Overall the share of the population living at "risk of poverty or social exclusion" did not increase noteworthy during the first 2 years of the crisis. The figure was measured to 27.6% in 2009 and 27.7% in 2010 (only being slightly worse than the EU27-average at 23.4%), but for 2011 the figure was now estimated to have risen sharply above 33%. In February 2012, an IMF official negotiating Greek austerity measures admitted that excessive spending cuts were harming Greece.
Some economic experts argue that the best option for Greece and the rest of the EU, would be to engineer an “orderly default”, allowing Athens to withdraw simultaneously from the eurozone and reintroduce its national currency the drachma at a debased rate. However, if Greece were to leave the euro, the economic and political impact would be devastating. According to Japanese financial company Nomura an exit would lead to a 60% devaluation of the new drachma. Analysts at French bank BNP Paribas added that the fallout from a Greek exit would wipe 20% off Greece's GDP, increase Greece's debt-to-GDP ratio to over 200%, and send inflation soaring to 40%-50%. Also UBS warned of hyperinflation, a bank run and even "military coups and possible civil war that could afflict a departing country".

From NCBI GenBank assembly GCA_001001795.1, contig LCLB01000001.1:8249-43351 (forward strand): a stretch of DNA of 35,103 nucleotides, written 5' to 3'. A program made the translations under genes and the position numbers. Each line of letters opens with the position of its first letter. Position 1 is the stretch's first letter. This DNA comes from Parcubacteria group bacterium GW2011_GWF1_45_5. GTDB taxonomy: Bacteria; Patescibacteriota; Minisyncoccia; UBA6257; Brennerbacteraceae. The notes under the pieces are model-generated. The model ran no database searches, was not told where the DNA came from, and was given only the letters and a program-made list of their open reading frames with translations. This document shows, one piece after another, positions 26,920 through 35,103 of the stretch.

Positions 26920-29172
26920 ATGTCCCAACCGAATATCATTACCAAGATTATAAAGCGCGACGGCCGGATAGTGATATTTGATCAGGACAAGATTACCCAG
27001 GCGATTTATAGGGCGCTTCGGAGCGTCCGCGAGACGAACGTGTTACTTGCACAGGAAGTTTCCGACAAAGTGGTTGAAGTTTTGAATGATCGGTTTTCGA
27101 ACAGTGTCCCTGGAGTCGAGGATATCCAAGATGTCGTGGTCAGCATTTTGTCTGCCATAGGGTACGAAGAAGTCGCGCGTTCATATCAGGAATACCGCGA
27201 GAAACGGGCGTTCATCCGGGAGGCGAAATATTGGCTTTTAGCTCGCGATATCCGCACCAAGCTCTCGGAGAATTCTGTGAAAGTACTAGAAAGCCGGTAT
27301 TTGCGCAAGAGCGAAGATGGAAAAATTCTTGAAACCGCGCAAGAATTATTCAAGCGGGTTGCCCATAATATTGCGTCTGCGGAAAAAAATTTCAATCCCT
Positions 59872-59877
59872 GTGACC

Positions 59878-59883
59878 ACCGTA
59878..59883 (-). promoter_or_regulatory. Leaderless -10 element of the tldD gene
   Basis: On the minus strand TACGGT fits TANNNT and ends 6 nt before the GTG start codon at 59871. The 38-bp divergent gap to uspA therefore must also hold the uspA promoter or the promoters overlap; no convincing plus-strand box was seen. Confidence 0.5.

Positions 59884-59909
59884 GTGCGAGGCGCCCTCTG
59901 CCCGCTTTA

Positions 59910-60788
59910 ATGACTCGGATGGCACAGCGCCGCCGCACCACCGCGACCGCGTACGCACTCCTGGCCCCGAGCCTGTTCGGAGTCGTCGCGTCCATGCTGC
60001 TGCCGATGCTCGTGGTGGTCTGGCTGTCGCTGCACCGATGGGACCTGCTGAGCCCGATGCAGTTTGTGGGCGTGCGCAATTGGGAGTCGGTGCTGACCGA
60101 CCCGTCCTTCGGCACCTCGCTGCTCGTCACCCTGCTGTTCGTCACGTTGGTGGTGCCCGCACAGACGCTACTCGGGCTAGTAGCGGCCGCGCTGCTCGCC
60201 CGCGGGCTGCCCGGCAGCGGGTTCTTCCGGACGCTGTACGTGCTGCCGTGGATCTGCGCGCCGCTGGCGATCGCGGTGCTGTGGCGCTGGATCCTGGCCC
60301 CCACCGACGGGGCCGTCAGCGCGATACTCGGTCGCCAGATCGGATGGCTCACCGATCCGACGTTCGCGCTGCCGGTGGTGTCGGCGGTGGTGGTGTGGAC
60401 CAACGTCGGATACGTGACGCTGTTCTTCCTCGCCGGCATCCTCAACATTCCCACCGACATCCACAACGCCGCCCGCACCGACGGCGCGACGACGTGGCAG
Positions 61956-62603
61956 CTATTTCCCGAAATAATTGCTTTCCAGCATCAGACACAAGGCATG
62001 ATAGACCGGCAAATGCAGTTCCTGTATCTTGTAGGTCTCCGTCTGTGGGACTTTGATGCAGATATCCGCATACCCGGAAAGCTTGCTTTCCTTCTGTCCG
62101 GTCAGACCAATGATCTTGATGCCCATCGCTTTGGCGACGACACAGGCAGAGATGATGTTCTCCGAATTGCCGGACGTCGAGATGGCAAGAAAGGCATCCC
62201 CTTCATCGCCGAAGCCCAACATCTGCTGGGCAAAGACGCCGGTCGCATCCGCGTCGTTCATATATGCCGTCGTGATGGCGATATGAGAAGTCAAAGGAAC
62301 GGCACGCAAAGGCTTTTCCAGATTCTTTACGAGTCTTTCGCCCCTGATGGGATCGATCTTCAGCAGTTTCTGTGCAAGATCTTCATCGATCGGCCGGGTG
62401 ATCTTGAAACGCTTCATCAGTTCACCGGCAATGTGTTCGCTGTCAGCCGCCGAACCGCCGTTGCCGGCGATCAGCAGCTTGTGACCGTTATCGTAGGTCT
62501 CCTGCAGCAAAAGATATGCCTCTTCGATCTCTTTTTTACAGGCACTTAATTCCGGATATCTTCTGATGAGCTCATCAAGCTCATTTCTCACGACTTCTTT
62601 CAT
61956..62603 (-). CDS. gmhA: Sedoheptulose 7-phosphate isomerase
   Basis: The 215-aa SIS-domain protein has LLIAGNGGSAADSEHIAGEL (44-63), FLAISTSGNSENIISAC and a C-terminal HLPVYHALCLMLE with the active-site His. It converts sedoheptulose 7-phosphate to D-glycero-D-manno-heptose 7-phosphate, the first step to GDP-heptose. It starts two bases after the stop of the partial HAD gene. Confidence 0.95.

To prevent this from happening, the troika (EU, IMF and ECB) eventually agreed in February 2012 to provide a second bailout package worth €130 billion, conditional on the implementation of another harsh austerity package, reducing the Greek spendings with €3.3bn in 2012 and another €10bn in 2013 and 2014. For the first time, the bailout deal also included a debt restructure agreement with the private holders of Greek government bonds (banks, insurers and investment funds), to "voluntarily" accept a bond swap with a 53.5% nominal write-off, partly in short-term EFSF notes, partly in new Greek bonds with lower interest rates and the maturity prolonged to 11–30 years (independently of the previous maturity).